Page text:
Revisting a massacre, honoring the dead at Presidio La Bahia
March 28, 2014 at 10:03 p.m.
Updated March 28, 2014 at 10:29 p.m.
IF YOU GO
• WHAT: 29th annual Goliad Massacre - Fort Defiance Living History Program
• WHEN: 9 a.m.-5 p.m. Saturday re-enactments; 7-9 p.m. Saturday candlelight tours; 10 a.m. Sunday, memorial service and pilgrimage to the Fannin Memorial
WHERE: Presidio La Bahia, U.S. Highway 183 (U.S. Highway 77A), Goliad
COST: Ages 12-59, $4 per day; ages 6-11, $1 per day; ages 60 and up, $3.50; children 5 and younger are free. The candlelight tour is an additional $2 per person.
For more information, call 361-645-3752, fax 361-645-1706, email firstname.lastname@example.org or visit presidiolabahia.org.
One hundred and seventy-eight years ago, Jose Nicolas de la Portilla faced a difficult decision at the Presidio La Bahia.
The Mexican army lieutenant colonel had to decide between an order of peace from his direct superior, Gen. Jose de Urrea, or an order of violence from Gen. Antonio Lopez de Santa Anna, who oversaw the entire command.
"He was in a dubious position," said Amy Hatmaker, University of Houston-Victoria adjunct history professor.
Historians will gather at the Presidio La Bahia, also known as Fort Defiance, on Saturday and Sunday to witness the re-enactment of Portilla's subsequent actions, which led to the massacre of 342 soldiers during the Texas Revolution.
There will be a recreation of the fort's occupation by Col. James W. Fannin Jr. and the massacre Saturday. In the evening, a candlelight tour will follow.
A second massacre re-enactment Sunday will be followed by a memorial service and pilgrimage to the Fannin Memorial.
Before the slaughter, Texas soldiers were held prisoner inside La Bahia and had no idea of what was coming their way, Hatmaker said.
Hatmaker, who will be teaching a Texas history course starting next fall, said while Santa Anna has been demonized for his brutal actions, the general was in his rights.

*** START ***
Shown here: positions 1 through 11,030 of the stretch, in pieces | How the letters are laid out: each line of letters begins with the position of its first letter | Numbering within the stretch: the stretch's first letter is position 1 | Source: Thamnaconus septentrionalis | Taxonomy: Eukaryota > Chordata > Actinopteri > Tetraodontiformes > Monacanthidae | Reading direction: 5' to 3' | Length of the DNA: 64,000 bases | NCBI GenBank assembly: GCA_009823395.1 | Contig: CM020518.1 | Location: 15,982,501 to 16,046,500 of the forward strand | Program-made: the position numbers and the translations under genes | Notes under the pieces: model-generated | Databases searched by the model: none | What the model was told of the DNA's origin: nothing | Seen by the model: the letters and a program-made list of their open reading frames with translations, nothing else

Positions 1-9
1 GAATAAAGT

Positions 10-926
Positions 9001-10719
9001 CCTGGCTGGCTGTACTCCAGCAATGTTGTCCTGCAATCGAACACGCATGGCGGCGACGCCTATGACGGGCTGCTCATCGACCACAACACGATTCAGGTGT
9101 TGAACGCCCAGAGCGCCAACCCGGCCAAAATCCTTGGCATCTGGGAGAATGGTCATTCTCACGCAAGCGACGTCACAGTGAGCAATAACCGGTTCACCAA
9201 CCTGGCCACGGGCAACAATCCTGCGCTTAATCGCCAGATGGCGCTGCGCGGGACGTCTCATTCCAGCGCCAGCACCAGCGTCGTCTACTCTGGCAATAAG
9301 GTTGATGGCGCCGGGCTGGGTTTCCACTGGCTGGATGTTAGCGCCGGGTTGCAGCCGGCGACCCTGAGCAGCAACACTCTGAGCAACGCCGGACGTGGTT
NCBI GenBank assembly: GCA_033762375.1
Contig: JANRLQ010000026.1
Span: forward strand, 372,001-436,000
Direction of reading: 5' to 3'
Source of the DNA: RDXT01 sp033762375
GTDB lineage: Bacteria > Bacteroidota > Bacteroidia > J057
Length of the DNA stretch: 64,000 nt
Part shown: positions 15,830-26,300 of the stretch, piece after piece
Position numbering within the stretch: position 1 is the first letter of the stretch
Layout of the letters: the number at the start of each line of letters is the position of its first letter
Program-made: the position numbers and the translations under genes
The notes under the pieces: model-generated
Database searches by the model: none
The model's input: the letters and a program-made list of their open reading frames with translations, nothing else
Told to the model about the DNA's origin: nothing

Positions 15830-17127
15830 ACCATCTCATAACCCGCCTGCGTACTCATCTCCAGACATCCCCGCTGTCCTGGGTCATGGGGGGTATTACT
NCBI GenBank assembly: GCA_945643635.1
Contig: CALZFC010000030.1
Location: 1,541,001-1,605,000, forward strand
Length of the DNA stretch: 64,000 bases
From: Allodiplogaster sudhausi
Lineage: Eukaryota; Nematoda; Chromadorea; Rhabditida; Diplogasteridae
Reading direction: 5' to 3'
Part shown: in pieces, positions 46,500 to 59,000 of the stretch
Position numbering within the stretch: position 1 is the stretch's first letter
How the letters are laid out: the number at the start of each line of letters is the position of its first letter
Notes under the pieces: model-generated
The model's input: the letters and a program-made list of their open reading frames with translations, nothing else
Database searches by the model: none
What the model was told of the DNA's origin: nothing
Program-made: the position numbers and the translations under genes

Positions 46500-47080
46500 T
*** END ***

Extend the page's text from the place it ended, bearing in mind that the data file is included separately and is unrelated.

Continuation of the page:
"If you read it from the Mexican side, the Mexicans weren't all that wrong in their actions," Hatmaker said.
The colonists had struck an agreement with the Spanish government to get the land grants in Texas, but because they were sparsely populated and widely spread, there was no feasible way for the Mexican government, which was still under Spanish control, to enforce that, Hatmaker said.
"Santa Anna was in his rights in trying to squash it all," Hatmaker said. "I think his mindset going into it was, 'If we go in and do this, then it will demoralize the others, and then they'll fall in line and become good Mexican citizens.'"
Presidio La Bahia Director Newton M. Warzecha said the event's main mission is education.
"We're trying to educate the public - not only the young folks but the old ones as well," Warzecha said.
Warzecha said a bagpipe performance will be part of the ceremony Sunday.
"This is one of the most historical sites in the state," Warzecha said. "There's not a lot of places where you can see a re-enactment like this."
Warzecha, who described Santa Anna as a "despicable man," said it's important to remember what has happened in the past in order to prepare for the future.
"There is a rich history here in Texas," Warzecha said. "And here in Goliad, our displays are designed to show that."